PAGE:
Antimicrobial activity of Lactobacillus acidophilus against pathogenic and food spoilage microorganisms: A review

T. Dinev1*, G. Beev1, S. Denev1, D. Dermendzhieva2, M. Tzanova1, E. Valkova1

1Department of Biochemistry, Microbiology and Physics, Faculty of Agriculture, Trakia University, 6000 Stara Zagora, Bulgaria 2Department of Applied Ecology and Animal Hygiene, Faculty of Agriculture, Trakia University, 6000 Stara Zagora, Bulgaria

(Manuscript received 23 November 2016; accepted for publication 17 February 2017)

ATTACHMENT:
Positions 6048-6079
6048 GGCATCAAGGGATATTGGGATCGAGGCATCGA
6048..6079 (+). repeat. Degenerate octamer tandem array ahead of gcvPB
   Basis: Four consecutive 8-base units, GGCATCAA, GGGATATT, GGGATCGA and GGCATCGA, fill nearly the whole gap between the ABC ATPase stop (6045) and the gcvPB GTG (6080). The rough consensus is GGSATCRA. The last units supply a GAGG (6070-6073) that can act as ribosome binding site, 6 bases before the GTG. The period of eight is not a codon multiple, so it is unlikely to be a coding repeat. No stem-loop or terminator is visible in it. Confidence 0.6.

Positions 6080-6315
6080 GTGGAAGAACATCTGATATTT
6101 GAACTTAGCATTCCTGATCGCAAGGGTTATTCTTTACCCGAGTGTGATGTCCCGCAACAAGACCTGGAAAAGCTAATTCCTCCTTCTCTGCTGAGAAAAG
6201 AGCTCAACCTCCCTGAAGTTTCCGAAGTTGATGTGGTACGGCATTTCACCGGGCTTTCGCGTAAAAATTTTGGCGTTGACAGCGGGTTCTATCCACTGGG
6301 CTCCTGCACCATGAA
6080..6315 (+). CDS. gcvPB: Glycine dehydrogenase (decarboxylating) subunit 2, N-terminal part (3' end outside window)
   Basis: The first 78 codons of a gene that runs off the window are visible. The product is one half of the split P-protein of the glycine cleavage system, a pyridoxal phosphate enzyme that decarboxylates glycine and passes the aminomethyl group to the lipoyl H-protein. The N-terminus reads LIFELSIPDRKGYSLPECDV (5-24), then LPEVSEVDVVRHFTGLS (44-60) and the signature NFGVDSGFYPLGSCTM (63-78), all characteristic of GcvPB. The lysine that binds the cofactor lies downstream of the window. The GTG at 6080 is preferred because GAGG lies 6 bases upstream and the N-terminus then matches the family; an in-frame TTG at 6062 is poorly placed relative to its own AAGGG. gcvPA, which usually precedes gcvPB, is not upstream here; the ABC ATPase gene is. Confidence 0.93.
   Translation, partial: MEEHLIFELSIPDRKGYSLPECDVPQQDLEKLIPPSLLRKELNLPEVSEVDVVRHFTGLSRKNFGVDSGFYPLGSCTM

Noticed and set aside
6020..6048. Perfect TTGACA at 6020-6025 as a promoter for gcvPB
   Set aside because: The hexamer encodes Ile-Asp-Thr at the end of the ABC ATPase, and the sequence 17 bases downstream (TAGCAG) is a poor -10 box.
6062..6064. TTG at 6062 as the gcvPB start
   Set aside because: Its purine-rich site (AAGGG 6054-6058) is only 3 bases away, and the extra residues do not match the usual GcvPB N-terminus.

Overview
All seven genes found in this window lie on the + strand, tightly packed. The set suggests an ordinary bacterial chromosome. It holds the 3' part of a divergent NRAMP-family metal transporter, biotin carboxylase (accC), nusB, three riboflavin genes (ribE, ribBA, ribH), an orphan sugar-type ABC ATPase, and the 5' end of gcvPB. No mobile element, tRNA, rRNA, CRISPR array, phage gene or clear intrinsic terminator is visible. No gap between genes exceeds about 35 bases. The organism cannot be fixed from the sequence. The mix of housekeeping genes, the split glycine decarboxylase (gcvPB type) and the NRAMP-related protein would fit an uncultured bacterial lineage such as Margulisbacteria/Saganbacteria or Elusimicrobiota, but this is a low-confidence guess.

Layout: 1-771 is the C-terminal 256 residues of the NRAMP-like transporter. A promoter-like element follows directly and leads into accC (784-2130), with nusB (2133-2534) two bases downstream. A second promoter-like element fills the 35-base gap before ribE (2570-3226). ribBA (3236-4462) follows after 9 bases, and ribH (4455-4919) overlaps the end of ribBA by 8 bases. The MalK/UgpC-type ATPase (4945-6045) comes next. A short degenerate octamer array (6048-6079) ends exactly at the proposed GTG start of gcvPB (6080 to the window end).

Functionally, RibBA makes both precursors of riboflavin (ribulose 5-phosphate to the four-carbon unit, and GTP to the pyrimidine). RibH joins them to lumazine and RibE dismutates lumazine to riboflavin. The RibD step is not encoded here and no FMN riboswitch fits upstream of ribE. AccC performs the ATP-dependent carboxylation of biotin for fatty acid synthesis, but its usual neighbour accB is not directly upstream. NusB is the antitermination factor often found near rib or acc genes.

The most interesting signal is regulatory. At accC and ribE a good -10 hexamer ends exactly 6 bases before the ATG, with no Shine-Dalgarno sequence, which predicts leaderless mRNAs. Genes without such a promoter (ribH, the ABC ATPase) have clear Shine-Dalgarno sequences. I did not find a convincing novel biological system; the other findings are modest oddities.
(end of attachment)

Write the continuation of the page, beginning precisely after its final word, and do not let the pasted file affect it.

Abstract. The purpose of this review is to summarize the information regarding the antimicrobial activity of Lactobacillus acidophilus, an important species of lactic acid bacteria. Lactic acid bacteria are constituents of many beneficent for the consumer’s health food products. They are considered potentially promising in the strategy to combat infections and prevent the growth of spoilage microorganisms, and also have antimutagenic, anticarcinogenic, hypolipidemic and hypocholesterolemic properties, improve the lactose metabolism, stimulate the immune system, etc. In the resent years Lactobacillus acidophilus is considered the main probiotic species in the intestinal tract of healthy humans and is widely used in functional dairy foods. It produces a variety of metabolic productswithantimicrobialproperties,includingorganicacidsandbacteriocins,suchaslactacinsBandF,acidophilin,acidocin,acidophilucin, acidophilicin, which are active against many pathogenic and spoilage microorganisms – Escherichia coli (including Escherichi coli 0157:H7), Staphylococcus aureus, Pseudomonas aeruginosa, Listeria monocytogenes, Vibrio parahaemolyticus, Vibrio cholerae, Helicobacter pylori, Klebsiella, Salmonella, Shigella, Bacillus, Clostridium, Mucor, Aspergillus, Fusarium, Trichoderma and Candida spp., etc. Because of the above mentioned reasons Lactobacillus acidophilus could be used as an alternative therapeutic agent against infections caused by susceptible microorganisms. On the other hand Lactobacillus acidophilus based antimicrobial products (mainly bacteriocins and pure cultures) could also be applied to food products to prevent the growth of spoilage microorganisms and food-borne pathogens. To better understand the mode of action and the spectrum of antifungal activity more clinical and laboratory studies of different Lactobacillus acidophilus strains are required.